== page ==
Project Status as of November 2013: The project is currently inactive. The Corridor Study was completed in late 2012 and information posted to the web site. Project Segment A ( I-25 to Lake Woodmoor Drive) has been approved for federal funding and will move forward into preliminary design once the required matching County funds are available for this project. County funds are not currently available. The remainder of the project improvements (from Lake Woodmoor Drive to SH 83) are not currently funded, but are included in the reauthorization of the voter approved PPRTA Capital funding program, which will kick off in 2015 and extend to 2025. Further design work on these improvements are not expected to commence until 2015 at the earliest. We will update this information as the project status changes.
Highway 105 Corridor Location
El Paso County is conducting a Corridor Study for Highway 105 between Interstate 25 (I-25) and SH 83, a distance of about 5 miles. This section of roadway provides direct access to I-25 and connects the eastern portion of El Paso County and Palmer Lake. The study is being conducted to identify capacity, mobility and safety improvements as well as a plan for implementing those improvements based on need and available funding. While a long term plan will be developed, it is anticipated that the improvements will be phased in over the course of several years. Safety improvements will be completed first, with capacity improvements to be completed only as conditions warrant and funding becomes available. This study will prioritize improvements for design and construction as well as identify any operational changes that could help maximize efficiency in the interim. Systemwide design features such as drainage will be investigated to determine the long term solution. Local and regional plans have previously identified the need for this section of Highway 105 to be upgraded; and this study will be coordinated with concurrent efforts. The study will include opportunity for stakeholder review and comment and will ultimately be documented in the Corridor Plan that will set the direction for improvements in the corridor.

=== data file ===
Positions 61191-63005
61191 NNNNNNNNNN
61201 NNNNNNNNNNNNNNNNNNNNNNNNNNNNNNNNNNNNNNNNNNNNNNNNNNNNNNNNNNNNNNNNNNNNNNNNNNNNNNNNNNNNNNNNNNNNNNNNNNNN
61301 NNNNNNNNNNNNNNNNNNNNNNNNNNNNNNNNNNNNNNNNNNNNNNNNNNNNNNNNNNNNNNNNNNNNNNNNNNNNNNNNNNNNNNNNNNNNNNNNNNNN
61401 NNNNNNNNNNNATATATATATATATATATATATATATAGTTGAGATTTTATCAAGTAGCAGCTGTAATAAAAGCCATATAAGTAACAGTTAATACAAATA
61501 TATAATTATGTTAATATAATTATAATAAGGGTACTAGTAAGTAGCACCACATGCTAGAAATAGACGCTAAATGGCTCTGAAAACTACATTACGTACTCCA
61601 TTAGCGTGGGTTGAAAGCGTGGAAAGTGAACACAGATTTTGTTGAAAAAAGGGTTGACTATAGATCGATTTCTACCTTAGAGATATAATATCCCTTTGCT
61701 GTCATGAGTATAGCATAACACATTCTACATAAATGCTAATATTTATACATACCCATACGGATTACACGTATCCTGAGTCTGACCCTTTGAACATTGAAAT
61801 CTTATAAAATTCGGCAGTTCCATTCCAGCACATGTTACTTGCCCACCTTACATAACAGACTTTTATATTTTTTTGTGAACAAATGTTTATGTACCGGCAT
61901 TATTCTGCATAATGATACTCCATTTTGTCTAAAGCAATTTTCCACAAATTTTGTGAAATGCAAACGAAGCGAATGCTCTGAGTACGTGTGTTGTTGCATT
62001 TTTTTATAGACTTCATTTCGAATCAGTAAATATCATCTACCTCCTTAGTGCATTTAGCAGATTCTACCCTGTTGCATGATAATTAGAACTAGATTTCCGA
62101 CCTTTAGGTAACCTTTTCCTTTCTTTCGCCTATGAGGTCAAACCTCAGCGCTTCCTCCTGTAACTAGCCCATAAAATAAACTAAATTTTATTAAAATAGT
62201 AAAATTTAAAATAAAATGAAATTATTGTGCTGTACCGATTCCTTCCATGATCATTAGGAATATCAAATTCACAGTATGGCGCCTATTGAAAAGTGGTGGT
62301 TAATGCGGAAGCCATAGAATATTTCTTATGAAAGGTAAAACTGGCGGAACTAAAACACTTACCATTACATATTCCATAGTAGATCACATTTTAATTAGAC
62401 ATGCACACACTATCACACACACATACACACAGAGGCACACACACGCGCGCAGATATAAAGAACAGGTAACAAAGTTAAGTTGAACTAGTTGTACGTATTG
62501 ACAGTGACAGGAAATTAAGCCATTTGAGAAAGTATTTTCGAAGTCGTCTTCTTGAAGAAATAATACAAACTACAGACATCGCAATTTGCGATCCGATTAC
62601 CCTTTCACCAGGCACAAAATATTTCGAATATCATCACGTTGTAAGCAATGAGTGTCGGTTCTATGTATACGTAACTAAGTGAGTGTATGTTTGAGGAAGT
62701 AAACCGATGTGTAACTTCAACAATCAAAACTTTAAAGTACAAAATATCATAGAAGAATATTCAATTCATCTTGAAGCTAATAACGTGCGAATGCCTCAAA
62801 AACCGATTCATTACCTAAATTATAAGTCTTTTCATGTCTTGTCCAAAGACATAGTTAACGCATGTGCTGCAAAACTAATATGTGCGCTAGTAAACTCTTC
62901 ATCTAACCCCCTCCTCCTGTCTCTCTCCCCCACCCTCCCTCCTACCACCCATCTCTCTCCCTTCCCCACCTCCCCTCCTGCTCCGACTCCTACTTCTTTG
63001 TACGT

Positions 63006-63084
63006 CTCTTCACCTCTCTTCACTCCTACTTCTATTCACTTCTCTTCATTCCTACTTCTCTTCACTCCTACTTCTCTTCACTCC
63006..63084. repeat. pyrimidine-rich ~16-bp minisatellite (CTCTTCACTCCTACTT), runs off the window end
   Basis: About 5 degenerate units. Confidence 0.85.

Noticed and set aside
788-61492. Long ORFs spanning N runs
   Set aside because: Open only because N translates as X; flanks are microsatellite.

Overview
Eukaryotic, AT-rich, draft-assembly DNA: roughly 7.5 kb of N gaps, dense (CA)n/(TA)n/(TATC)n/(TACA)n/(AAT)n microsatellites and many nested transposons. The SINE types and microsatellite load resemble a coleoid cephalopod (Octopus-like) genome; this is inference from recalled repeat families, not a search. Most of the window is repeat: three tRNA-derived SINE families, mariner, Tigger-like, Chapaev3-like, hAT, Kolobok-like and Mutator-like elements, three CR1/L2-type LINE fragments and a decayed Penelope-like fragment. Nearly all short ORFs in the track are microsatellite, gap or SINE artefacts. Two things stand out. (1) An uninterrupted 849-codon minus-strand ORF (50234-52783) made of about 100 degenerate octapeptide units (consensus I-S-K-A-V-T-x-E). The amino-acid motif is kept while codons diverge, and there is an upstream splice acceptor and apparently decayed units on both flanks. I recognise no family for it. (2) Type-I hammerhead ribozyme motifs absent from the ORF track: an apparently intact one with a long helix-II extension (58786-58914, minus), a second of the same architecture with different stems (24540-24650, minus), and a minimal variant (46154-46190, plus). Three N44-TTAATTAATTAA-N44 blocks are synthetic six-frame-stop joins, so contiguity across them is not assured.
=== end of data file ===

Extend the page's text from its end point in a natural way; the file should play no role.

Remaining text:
Purpose and Need
The purpose of the study and analysis is to address the problem of congestion and safety between I-25 and SH 83; conditions which will continue to worsen as development and population growth continue in the area. The Highway 105 Corridor Study will examine the entire stretch of roadway to develop a plan to address corridor-wide and site specific issues while minimizing impacts to the surrounding natural and human environment. A planning horizon of 2040 will be used to evaluate both existing and future conditions. The result will be a Corridor Plan that identifies the specific improvements needed to address existing and future corridor operational deficiencies, as well as the appropriate timing and phasing for the improvements. Both access management and geometric improvements will be considered as a means to optimize corridor traffic operations and improve the capacity of Highway 105, while balancing access needs to adjacent areas.